Hobbies for life
By Sonia Duggan
The pandemic may have tempered our social lives and forced us to spend much more time at home than we wanted, but for many of us, hobbies have been a lifeline. Not only do they provide a creative outlet, they give us something to do to keep ourselves occupied at a time when we need it most.
While some of us experiment with a variety of hobbies throughout life, others such as these two Collin County residents featured, have been enjoying and honing their chosen crafts for years.
Busy hands, quiet mind
Mel Penrose says as a kid he was always building something. He remembers launching wooden sailboats, complete with a mast and a note for whomever discovered it, in the Ohio River when he was about nine years old living in Louisville, Kentucky.
Now 78 years later, Penrose’s love of woodworking and carving has endured the test of time and his skills have long since graduated to designs of a more intricate nature. For him, his art is a form of therapy.
“I’m a nervous crazy guy,” he says. “If I don’t do it, I’ll go nuts.”
In high school shop class, Penrose got his first experience making wood furniture which years later proved helpful as he made his own furniture – something two of his three sons – do today as well.
“It’s sort of a contagious thing in the family, he said.”
After a stint in the Marine Corps, Penrose worked at a cabinet shop in Long Beach, California, then the telephone company for 30 years. Retirement gives him extra time for his hobbies and finding ways to serve others.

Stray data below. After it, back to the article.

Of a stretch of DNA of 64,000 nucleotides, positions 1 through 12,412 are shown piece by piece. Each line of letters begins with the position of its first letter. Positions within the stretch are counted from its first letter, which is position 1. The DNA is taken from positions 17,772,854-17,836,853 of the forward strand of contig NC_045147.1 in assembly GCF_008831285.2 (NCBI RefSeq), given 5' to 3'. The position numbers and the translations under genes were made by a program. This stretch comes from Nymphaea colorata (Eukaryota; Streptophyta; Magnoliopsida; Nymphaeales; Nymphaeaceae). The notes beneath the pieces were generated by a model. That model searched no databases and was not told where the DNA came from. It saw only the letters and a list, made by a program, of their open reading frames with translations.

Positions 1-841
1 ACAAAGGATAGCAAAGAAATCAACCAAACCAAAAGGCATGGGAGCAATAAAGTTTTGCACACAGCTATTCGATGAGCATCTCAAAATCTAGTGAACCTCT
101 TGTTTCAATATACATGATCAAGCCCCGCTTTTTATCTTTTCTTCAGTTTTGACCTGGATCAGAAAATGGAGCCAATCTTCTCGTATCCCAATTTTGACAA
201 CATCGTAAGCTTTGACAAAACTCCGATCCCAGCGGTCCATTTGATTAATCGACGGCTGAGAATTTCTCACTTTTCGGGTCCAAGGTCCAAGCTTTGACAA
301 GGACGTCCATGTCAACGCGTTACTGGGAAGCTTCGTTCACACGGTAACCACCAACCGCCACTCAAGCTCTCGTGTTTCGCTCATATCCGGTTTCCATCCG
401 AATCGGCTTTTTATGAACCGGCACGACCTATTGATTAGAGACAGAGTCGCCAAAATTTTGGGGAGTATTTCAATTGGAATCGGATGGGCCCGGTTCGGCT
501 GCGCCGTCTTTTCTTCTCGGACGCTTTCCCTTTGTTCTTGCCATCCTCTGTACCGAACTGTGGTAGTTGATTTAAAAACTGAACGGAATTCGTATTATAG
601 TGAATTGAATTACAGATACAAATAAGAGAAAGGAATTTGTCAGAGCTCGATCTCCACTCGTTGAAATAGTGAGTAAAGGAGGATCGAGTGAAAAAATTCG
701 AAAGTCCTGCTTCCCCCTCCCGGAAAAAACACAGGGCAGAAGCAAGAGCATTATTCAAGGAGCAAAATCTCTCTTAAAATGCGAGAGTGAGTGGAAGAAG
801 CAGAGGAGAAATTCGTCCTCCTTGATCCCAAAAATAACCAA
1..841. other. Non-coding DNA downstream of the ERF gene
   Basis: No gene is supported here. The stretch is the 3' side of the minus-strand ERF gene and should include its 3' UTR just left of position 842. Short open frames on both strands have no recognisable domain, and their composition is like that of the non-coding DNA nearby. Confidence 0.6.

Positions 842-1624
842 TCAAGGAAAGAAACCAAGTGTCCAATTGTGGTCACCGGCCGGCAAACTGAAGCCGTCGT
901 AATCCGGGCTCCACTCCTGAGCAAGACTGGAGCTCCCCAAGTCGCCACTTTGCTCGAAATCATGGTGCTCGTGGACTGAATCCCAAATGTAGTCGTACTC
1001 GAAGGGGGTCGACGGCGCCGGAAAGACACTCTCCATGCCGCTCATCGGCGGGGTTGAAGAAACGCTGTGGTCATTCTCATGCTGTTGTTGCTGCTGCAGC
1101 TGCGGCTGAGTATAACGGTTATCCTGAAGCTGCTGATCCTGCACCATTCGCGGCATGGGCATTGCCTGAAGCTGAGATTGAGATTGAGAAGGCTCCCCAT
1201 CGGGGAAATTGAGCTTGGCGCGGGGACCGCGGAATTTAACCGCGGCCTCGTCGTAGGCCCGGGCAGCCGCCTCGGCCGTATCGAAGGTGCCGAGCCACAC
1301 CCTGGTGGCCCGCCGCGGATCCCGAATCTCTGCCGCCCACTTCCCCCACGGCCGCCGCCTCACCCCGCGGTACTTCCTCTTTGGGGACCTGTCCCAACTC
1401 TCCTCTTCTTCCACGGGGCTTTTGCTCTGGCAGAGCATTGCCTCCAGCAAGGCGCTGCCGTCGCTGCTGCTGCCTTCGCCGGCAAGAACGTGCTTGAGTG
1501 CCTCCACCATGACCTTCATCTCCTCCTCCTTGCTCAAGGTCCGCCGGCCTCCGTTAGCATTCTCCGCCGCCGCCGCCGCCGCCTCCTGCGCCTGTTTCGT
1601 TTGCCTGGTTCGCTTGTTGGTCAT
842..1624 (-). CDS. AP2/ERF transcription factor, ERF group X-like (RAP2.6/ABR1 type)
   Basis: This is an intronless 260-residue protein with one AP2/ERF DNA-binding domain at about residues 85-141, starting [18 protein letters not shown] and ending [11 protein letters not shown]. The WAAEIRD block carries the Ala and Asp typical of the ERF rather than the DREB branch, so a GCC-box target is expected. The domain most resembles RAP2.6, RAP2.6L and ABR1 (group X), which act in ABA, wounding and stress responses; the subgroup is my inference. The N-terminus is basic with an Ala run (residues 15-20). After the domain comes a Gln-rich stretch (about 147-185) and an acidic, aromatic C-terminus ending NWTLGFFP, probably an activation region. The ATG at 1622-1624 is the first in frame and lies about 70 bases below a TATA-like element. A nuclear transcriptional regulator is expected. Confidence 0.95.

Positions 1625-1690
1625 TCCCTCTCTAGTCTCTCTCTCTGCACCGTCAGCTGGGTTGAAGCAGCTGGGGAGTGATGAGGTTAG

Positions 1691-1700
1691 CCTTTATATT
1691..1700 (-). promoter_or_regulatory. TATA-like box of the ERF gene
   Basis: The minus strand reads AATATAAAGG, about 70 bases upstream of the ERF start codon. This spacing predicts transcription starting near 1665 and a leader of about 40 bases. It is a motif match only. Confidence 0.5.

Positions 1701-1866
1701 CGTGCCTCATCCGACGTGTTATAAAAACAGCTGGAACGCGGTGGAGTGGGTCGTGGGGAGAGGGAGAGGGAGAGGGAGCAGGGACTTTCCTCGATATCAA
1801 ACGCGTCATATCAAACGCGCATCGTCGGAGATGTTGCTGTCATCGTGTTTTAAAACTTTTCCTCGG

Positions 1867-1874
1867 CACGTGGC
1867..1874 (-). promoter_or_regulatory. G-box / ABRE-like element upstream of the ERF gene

When his boys and one daughter were young, he carved swords, and even a musket, for school plays. Over time, his carvings became more elaborate as he tackled historic military soldiers and Indians.
“I carved an Indian with full headdress and my son painted it 33 years ago,” he said.
Penrose has also carved wildlife such as owls, turtles, ducks and eagles. “I like carving things like that,” he says.
His tools of the trade include a vast collection of 150 carving knives, some of which he makes for the intricate designs he implements in his woodworking projects. Pine is his preferred choice of wood these days because it’s soft and cheaper than Basswood which he claims is now too expensive. Many of his projects are completed by following plans that show him how to cut, then carve the wood pieces.